You do realize that radio streams online? In Boston, it costs more to run spots on some of the (very) highly-rated sports talk radio programs than it does to buy TV time on popular shows. I can hear more than one person listening to EEI and the Sports Hub right now in our office. No, people aren't listening to A radio. But they are listening to radio online. In big numbers.

Tom Hoad said...

Replace engagement with 'paying most attention to'.

Mark said...

Still, I have never ever hear any talk about anything they heard on radio, no matter where it comes from. Of course, sports bore me, so maybe that's a demographic missing from my experience.

brentwalker said...

I'm not certain that the purpose of any radio spot is to get people to talk about it. Maybe if we looked at the sales figures of businesses who advertise on radio, we'd have something a bit more solid. But decrying this article just because you haven't heard anyone talking about it is like I think Jaguars are extinct because I haven't seen one.

Stephen Eichenbaum said...

Wow. Beautiful. We love radio. Did a campaign over 20 years ago for the RAB (radio advertising bureau). They should be hitting this hard now.

Miguel said...

So... some facts, just for the fun of it:

1. You don't need to pay attention a stimulus to subconsciously process it. Therefore, ads do not need to be consciously attented to to be effective. (Source:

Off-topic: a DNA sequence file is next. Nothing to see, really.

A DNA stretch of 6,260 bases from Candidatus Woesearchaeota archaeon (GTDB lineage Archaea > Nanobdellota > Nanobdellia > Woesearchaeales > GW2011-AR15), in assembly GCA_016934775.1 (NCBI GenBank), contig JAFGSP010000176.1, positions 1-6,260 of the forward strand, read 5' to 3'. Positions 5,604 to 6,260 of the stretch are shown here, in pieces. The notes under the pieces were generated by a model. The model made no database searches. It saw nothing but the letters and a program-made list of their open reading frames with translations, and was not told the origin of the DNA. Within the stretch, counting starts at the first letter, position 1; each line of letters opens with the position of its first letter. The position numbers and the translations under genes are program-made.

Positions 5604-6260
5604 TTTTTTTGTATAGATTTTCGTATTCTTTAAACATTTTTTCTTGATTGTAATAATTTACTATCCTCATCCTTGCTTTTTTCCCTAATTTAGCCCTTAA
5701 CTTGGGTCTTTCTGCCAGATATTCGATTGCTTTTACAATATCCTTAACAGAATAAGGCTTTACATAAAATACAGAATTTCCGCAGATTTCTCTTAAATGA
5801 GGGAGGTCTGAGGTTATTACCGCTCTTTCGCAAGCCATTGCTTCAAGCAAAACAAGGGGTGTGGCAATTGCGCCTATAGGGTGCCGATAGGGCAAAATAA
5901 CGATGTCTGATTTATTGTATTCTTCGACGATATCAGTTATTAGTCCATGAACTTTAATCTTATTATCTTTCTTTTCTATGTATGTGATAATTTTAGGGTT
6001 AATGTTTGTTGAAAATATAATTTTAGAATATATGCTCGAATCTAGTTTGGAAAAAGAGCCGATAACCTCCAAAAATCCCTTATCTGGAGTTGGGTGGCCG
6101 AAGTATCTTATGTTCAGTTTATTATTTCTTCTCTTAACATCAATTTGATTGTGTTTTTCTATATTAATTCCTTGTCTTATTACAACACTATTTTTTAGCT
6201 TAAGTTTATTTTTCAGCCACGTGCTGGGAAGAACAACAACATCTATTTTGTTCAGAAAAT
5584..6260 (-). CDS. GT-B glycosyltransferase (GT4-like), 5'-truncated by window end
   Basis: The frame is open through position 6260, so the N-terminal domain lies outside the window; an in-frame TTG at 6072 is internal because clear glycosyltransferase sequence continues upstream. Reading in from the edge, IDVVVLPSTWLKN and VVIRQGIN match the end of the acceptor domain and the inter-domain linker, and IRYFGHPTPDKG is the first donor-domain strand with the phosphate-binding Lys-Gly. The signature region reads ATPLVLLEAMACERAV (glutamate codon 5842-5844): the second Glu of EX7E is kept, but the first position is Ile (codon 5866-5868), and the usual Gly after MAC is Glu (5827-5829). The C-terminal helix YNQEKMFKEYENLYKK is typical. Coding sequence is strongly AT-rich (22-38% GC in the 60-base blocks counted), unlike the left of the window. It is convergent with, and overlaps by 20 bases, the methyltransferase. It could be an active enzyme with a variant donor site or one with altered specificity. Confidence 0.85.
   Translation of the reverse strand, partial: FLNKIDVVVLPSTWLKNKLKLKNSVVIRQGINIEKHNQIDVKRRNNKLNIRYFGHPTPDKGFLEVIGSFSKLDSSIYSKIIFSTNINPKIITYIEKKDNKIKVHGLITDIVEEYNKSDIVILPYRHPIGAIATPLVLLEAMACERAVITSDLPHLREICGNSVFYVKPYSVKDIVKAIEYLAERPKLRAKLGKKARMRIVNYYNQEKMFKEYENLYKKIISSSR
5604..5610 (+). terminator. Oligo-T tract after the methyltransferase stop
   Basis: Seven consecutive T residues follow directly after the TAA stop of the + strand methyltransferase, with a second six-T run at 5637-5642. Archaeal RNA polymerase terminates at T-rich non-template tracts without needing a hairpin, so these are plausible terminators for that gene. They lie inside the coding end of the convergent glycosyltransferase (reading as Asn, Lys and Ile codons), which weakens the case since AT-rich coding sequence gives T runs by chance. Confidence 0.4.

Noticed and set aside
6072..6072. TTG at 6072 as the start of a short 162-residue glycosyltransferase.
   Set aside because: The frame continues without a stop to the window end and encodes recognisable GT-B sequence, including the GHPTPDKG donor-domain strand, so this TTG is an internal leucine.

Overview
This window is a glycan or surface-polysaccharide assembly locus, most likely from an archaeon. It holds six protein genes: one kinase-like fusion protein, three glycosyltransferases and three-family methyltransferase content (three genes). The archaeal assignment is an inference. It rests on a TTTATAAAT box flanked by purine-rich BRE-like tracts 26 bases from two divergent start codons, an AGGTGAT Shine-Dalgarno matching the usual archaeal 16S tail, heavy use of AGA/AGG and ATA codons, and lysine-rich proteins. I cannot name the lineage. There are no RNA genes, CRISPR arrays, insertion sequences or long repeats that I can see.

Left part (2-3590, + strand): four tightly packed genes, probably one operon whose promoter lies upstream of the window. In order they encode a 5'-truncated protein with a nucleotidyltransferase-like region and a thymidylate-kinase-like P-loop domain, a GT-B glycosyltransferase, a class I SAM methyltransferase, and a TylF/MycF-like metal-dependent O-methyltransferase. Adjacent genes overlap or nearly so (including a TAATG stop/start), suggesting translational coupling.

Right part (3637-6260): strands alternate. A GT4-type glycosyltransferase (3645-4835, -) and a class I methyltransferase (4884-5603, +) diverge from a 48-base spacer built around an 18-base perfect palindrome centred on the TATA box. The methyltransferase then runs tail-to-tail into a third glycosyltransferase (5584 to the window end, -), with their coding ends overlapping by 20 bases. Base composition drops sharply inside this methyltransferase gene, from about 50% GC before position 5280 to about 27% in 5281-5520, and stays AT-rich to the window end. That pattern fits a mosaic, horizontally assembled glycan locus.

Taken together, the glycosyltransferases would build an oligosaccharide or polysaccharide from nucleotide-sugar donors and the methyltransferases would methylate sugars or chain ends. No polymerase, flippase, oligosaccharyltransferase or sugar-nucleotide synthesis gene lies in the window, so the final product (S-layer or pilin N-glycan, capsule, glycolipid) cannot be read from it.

Measuring affective advertising: Implications of low attention processing on recall Measuring

2. Saliency trumps... nearly everything when it comes to brand picking for category purchases. (Source:

Conceptualizing and measuring brand salience

3. Radio and TV are WAY more effective than web and social media (Source: How Brands Grow: What Marketers Don't Know

Ad effectiveness is built around the concept of ease to recall a brand when purchasing. That ease of recall is saliency, not engagement. And engagement does not build saliency, familiarity, consistency and distinctiveness in brand comms do.

Matt B said...

Been using Radio in my entertainment category for years. Cheap, good strong frequency for a launch week. Get a nice sonic hook that ties in with other media you are running and you're golden. There's a good reason why movie studios still use a lot of it.

LeShann said...

The Nielsen data is really odd - it only reports time spent for radio, and unless I'm missing something it never appears in any other tab. Impossible to look at coverage for example.

I wonder if this goes to show how little f*** people give about radio, if they don't even bother to report properly on it.

julian_koenig said...

I believe it was Newton who said that for every graph, there is an equal and opposite graph.

Tina said...

This graph actually supports his point... Radio reaches a wider audience, but advertisers are spending more money on web.

Primary Games Anywho said...

Excellent article. I've observed people still listen to the radio as much as ever. But the point was brought home last week when my brother to a sale and brought home a FM radio!